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Figure 2:  An example Backflash Calculator (taken from CHROMacademy.com).  These simple software calculators are also available from most GC and GC column manufacturers.

These calculators are very useful as they allow one to assess the required changes to the operating conditions in order to avoid backflash, or on a more positive note, to assess how much sample can be injected without risking carry-over, if one wants to improve the sensitivity of a method. 

Further, the calculator can be used to make informed choices on the detector temperature setting required for a particular method, alongside the general information that one might have about the boiling points of the higher boiling sample components.

The calculator can also be used to assess the effects of increasing the head pressure (carrier gas flow), during the moment of sample injection which constrains the expansion of the sample solvent plug, which is known as ‘pressure pulsed injection’, a strategy which is also used to increase the volume of sample injected without risking backflash and hence analyte carry-over.


Diluent effects on peak shape

During the initial phase of a splitless injection, the column is cool (40 – 70°C typically) and the sample solvent is allowed to condense on the stationary phase on the inner wall of the capillary column.  Due to the reduced vapour pressure caused by the flowing carrier gas, the solvent evaporates and ‘concentrates’ the dissolved analytes into a sharp band. 

This effect, known as solvent focussing, helps to overcome the very broad peak shapes associated with splitless injection into a hot oven, caused by the prolonged time taken to move the sample vapour from the inlet to the column under splitless conditions.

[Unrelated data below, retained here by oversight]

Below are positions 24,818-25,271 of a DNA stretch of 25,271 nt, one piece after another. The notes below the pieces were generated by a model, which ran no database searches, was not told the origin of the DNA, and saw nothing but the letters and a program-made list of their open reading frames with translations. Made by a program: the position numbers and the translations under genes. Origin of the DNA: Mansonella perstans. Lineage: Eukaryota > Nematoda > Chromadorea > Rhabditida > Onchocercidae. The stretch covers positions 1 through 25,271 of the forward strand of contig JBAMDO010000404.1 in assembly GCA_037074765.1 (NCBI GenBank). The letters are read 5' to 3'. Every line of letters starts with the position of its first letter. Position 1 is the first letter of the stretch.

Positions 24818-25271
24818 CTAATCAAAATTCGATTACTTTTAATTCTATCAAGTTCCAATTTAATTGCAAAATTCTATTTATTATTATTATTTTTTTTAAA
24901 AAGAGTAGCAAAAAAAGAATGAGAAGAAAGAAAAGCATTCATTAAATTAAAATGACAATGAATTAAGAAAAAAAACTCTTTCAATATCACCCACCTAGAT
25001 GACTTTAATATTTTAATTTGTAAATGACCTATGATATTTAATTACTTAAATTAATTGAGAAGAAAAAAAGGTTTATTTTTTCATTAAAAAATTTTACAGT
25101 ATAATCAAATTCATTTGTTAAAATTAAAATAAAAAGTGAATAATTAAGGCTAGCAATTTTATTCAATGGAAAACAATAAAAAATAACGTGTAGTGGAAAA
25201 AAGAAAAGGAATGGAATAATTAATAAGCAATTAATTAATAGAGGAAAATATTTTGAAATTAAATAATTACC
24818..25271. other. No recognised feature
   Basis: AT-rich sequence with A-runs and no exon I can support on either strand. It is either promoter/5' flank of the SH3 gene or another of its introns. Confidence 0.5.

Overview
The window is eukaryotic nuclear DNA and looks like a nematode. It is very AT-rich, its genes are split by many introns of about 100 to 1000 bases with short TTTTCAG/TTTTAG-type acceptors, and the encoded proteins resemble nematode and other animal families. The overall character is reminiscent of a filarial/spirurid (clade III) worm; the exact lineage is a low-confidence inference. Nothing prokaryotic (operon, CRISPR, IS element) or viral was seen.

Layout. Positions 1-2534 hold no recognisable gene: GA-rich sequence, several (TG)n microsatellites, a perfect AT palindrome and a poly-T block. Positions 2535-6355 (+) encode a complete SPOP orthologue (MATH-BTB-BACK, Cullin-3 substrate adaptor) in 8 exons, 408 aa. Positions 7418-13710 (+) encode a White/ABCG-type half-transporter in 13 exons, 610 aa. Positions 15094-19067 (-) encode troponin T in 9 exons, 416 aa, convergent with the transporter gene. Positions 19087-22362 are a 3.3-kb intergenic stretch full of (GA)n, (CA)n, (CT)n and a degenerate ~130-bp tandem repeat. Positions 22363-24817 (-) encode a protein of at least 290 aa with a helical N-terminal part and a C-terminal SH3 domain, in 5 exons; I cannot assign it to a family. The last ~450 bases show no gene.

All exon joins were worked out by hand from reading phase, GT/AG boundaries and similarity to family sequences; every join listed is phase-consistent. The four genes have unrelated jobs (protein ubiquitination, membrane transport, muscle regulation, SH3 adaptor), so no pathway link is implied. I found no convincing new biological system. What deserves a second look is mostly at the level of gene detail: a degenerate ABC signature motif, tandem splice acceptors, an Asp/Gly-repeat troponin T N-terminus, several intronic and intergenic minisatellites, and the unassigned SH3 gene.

The peak focussing effects rely upon the solvent forming a contiguous (uninterrupted) film on the inner wall of the capillary column.  If the polarity of the column stationary phase is not well matched with the polarity of the sample diluent, this film formation can fail and ‘pooling’ of solvent can occur which results in a non-contiguous film and very poor peak shape.

These effects along with the resulting chromatograms can be seen in Figure 3.

Figure 3: Splitless injection of a test compound mix under splitless conditions.  Top – good peak shape obtained from matched stationary phase and sample diluent solvent polarity (5% phenyl polydimethylsiloxane phase with dichloromethane as sample solvent)  Bottom – poor peak shape obtained from stationary phase, sample diluent solvent polarity mismatch (5% phenyl polydimethylsiloxane phase with methanol as sample solvent)

These effects can also occur to a lesser extent in split injection, however they are typically much less severe. 

Typically one should avoid extremes such as using methanol as a sample diluent with non-polar GC stationary phases such 100% polydimethylsiloxane or n-hexane as a sample diluent when using polar phases such as waxes.  However, minor effects can also be seen when using intermediate polarity phases or solvents and one should take care to match the solvent polarity with that of the stationary phase.

So, the next time your reach for the solvent bottles to dissolve or reconstitute your sample prior to loading it into the GC vial – just stop a moment and run through the considerations above.  Make an informed solvent choice – your chromatography will be all the better for it!